“How does property division work in a Connecticut divorce” is a critical question — one of the major focuses in every divorce is how to divide property. First, two major myths persist that need to be debunked.
Connecticut Divorce Property Division Myths
Connecticut is not a community property state. Connecticut is what is called an “equitable division” or “equitable distribution” state. To learn more about the difference between equitable distribution and community property, head here.
The default is not that property is divided 50/50 in Connecticut divorces.
Read on to learn about how Connecticut actually addresses property division.
Connecticut is an equitable distribution state, and an “all property” state, which means that the courts have jurisdiction over all the property that both spouses have, marital and separate. Equitable does not mean equal, or even half, but rather what the Superior Court considers fair. Connecticut’s version of equitable distribution looks a great deal different from other states that follow the equitable distribution rule of property division. Learn more about why here.
How Does Property Division Work in a Connecticut Divorce?
When it comes to marital property, Connecticut is an equitable distribution state. This does not mean that the property is split 50/50 between spouses. “Equitable” property is divided fairly between both spouses, and “fairness” could dictate that one of you gets more than the other.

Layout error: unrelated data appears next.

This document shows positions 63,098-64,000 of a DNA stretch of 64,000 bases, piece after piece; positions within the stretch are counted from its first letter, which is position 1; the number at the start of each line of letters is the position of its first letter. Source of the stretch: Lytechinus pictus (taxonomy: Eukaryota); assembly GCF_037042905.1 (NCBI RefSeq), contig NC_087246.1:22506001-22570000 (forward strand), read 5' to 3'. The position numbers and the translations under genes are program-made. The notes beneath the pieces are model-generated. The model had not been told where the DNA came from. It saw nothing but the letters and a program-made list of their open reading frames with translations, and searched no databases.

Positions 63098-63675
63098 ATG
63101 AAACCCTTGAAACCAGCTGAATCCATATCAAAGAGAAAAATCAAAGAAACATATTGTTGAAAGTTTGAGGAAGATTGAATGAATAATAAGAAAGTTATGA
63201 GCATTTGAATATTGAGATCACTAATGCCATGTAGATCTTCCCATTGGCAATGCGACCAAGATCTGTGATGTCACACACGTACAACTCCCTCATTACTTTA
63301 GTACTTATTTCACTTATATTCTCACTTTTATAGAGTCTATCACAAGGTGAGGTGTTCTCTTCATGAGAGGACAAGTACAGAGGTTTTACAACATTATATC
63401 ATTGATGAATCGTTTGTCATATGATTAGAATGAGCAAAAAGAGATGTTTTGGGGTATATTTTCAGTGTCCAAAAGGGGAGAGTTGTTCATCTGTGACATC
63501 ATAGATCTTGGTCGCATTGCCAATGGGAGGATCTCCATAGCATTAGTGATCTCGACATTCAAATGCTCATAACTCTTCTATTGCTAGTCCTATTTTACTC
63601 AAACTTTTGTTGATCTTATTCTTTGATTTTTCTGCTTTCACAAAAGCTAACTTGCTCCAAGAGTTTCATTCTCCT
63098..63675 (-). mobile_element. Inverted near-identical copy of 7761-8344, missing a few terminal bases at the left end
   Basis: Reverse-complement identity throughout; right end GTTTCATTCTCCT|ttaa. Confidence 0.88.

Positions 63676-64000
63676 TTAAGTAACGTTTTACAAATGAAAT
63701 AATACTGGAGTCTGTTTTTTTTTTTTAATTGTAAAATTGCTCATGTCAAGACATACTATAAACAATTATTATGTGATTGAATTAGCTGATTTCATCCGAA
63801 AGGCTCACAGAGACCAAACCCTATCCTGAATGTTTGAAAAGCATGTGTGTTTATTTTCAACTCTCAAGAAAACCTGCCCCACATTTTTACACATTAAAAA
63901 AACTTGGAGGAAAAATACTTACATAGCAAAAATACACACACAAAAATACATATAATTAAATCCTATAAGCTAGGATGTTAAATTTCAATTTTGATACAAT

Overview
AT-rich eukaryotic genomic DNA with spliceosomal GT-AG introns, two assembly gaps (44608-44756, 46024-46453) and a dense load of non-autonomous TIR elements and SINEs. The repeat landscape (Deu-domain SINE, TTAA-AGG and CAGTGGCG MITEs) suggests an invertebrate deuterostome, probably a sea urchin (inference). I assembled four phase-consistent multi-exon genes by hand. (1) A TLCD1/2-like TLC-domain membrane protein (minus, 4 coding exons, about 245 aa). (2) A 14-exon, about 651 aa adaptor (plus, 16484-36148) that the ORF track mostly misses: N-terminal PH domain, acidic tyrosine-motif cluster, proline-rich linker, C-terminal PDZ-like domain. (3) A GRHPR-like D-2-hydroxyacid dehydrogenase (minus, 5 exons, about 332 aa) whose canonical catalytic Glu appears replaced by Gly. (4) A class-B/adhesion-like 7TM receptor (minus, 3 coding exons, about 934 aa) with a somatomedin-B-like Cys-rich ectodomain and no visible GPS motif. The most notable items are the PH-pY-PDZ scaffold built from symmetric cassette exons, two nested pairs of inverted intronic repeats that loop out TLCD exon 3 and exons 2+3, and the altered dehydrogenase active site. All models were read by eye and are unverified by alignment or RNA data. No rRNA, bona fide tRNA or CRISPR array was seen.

When dividing up the marital property, several different factors are taken into consideration. They include but are not limited to:
- How long your marriage lasted
- Reasons why the marriage came to an end
- Respective ages and health condition of each spouse
- Current income, occupation, and employability of each spouse
- Personal assets and liabilities of each spouse
- Ability of each spouse to be self-sustaining
- Contribution that each spouse made to the acquisition, maintenance, or appreciation of marital assets
What Property Can Be Divided in a Connecticut Divorce?
Connecticut differs from many other states in the way that it regards property and ownership rights. When spouses divorce, practically all property is subject to distribution. This is because Connecticut is an “all property” state.
Property subject to division includes:
- Property that each spouse acquired prior to the marriage
- Property in the name of one spouse only
- Inheritances and gifts
The Comprehensive Connecticut Property Division Guide
How to divide property is one of the most important issues in divorces. And, it’s one of the most confusing. There are no set formulas or rules on how property will be divided. The good news is that creates tremendous flexibility for experienced divorce attorneys to craft an individualized approach. In order to prepare to make solid and informed decisions, you need to understand how property division works. Our Comprehensive Connecticut Property Division Guide tells you everything you need to know about property division in Connecticut.
Read: Property Division: The Comprehensive Connecticut Guide
Now that you have learned how property division works in Connecticut, you know that it isn’t simple — which means there is a lot of opportunity for creative negotiations, strategy, and solutions. It’s important to have an experienced divorced legal team be your guide.
Our first step at Freed Marcroft, the Goals & Planning Conference, is designed to get to the heart of your problem and unveil your true goals. Then, we take those goals along with the facts of your case and analyze them so that we can present you with recommendations and options on how to move forward.